Prof. Hickey Talks Upcoming Video Game Book, Career at Kingsborough
Patrick Hickey Jr.’s NEXT APPEARANCE
The first bible of video games will make its way to the bookstores around Christmas 2017. Written by former NBC news editor and National Video Games writer at Examiner, Patrick Hickey Jr., and published by McFarland and Company. The book will contain interviews with over 60 video game developers on 36 of their most iconic and unique game projects. The Minds Behind the Games: Interviews with Cult and Classic Video Game Developers will give the developers a rare opportunity to discuss their games and readers an even rarer look behind the curtain of their favorite titles.
“I kind of took it upon myself to interview as many developers as possible and tell their stories,” Hickey Jr., who has worked at Kingsborough since 2006 said.”That’s basically the premise of the book.”
Hickey Jr. is no ordinary guy, and definitely not the 9-5 monotone, vanilla type of professor. The Assistant Director of the Journalism Program and Faculty Advisor of the Society for Collegiate Journalists at Kingsborough Community College has spent time as an editor at NBC, but his love for video games is one of the most important things in his life. According to Hickey, his book is different than anything that has been published thus far. It’s not just for the video game nerd, or the Nintendo NES nostalgist, but for anybody who enjoys good journalism, or wants to know more about the phenomena and the hype video games cause.
“I think the book connects to people that are hardcore gamers, but then it also connects to people who only have a passing fancy [in games],” Hickey Jr. said. “If you like a good story, you’d like the book, if you like video games, you’d like the book. If you like a good story and like video games, you’d love the book.”
The book is not a “Best Of” book or designed to look pretty and collect dust on the coffee table. Hickey says it’s legit journalism, something that’ll attract anyone who enjoys a good read, video game nerd, or not. He believes it reflects his passion for good journalism, combined with his love for video games.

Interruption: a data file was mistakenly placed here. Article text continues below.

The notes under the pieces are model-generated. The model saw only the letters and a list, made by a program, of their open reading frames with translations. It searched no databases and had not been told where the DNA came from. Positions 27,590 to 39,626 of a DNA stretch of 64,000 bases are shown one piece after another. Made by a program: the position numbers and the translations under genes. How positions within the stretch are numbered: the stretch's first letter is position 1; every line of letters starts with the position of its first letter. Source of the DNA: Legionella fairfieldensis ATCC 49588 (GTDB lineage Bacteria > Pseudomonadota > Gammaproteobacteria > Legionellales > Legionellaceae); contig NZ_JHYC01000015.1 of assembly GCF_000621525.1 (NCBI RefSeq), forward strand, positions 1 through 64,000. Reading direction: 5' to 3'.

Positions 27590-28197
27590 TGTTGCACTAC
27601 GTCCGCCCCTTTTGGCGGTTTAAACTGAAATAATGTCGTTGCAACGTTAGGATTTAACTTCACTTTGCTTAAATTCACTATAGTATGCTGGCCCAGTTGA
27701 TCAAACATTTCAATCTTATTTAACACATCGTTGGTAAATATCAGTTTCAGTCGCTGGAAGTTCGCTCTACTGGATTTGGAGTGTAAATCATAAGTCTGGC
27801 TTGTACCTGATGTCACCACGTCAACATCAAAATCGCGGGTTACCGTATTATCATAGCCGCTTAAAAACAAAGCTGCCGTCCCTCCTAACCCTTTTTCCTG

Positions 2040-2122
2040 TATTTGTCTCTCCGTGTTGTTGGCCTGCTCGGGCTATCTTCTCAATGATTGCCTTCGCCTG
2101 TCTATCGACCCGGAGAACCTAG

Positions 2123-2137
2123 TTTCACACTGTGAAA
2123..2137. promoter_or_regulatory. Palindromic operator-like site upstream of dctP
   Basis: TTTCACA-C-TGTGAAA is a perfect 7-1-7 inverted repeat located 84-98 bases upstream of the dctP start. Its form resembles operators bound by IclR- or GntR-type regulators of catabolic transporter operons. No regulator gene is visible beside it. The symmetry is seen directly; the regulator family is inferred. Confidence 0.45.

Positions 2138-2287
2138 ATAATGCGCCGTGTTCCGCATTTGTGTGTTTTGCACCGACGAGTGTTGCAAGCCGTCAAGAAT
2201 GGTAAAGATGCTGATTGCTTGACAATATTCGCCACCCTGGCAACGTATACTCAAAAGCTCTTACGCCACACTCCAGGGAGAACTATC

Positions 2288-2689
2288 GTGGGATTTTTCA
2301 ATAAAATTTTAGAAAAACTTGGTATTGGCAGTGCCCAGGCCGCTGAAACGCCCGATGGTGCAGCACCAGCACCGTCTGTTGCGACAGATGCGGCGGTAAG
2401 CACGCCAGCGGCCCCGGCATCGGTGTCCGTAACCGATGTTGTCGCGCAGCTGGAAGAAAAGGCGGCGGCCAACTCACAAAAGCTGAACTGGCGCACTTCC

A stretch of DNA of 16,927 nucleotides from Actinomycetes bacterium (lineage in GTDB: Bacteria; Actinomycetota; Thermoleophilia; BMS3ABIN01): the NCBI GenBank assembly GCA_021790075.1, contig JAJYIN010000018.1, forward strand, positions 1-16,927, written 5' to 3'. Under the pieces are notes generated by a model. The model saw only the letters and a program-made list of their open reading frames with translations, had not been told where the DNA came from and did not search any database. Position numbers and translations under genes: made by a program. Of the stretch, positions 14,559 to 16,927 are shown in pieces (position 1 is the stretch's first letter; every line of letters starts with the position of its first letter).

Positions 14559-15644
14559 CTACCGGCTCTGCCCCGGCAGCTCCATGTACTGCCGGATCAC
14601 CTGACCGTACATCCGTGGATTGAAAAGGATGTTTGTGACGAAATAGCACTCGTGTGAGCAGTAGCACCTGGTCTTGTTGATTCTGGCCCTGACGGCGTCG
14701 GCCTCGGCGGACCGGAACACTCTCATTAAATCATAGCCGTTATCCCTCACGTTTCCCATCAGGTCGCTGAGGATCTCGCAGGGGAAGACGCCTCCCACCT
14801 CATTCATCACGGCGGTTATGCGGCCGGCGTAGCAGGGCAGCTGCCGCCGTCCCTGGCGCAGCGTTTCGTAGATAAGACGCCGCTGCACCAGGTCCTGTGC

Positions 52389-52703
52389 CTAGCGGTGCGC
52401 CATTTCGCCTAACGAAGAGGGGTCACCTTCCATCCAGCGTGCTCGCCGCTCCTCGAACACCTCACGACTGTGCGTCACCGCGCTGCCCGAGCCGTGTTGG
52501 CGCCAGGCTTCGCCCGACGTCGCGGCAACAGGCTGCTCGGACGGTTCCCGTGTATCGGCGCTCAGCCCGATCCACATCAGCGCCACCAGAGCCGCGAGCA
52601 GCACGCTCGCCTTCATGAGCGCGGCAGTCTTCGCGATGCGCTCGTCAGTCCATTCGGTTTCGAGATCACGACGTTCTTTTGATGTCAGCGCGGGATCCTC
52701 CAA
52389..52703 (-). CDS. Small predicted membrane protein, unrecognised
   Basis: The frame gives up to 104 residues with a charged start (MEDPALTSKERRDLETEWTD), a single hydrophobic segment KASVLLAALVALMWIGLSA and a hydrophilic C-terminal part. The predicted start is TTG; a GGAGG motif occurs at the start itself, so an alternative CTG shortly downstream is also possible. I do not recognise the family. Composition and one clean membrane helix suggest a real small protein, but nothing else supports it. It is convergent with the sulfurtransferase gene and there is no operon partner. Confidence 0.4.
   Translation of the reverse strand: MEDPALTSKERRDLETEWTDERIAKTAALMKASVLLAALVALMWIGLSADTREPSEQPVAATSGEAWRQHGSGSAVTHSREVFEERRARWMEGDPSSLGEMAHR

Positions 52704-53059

“These [stories] are like 3,000-word features on the games, with each developer discussing the game’s origin, development and impact on pop culture. It’s a not a cute coffee table book, it’s not a tips and tricks thing,” Hickey Jr. said. “It’s legit journalism. It’s all the stuff I teach my students to write. It’s that, but just about video games.”
The Brooklyn native was obsessed with video games from an early age. The refusal to go to school as a four-year-old and play Nintendo gave him enough time to conquer many games. Hickey jokes that those early days played an influential role in his development as a gamer and eventually a reader.
“I love video games,” Hickey Jr. said. “I always have. My mom knew I wasn’t sick as a kid and let me go home and play Contra and RBI Baseball. 29 years later and I wouldn’t be there without her spend the day with her rather than be scared around kids I didn’t know.”
Hickey Jr. believes video games are art and like all art, deserves to be appreciated. Sadly, he said there is little appreciation that goes into the creation of a game often times get neglected. To produce a game, hours of no sleep and pure dedication are needed, something casual gamers just don’t “get.” Hickey even said developers sometimes suffer through emotional distress or controversial backlash.
“I think there’s a huge problem in the video game industry for people who play and don’t know anything about the people that made the games and the backstory,” Hickey Jr. said.”When you play something, you never think about someone putting their heart and soul into a videogame, but they absolutely do.”
One of the reasons for the book, aside for the fact that nothing like it is on the market and it had to be written, was also the fact that Hickey Jr. wanted to challenge himself. To be a professor for 10 years and to teach the same classes over and over again can get monotonous. Although he was busy with his pregnant wife, writing articles for his entertainment site, ReviewFix.com and conducting interviews and writing for TheHockeyWriters.com, as well as teaching five classes, Hickey Jr. decided to try something else to stay sharp and motivated. Simply, his passion for journalism is undeniable.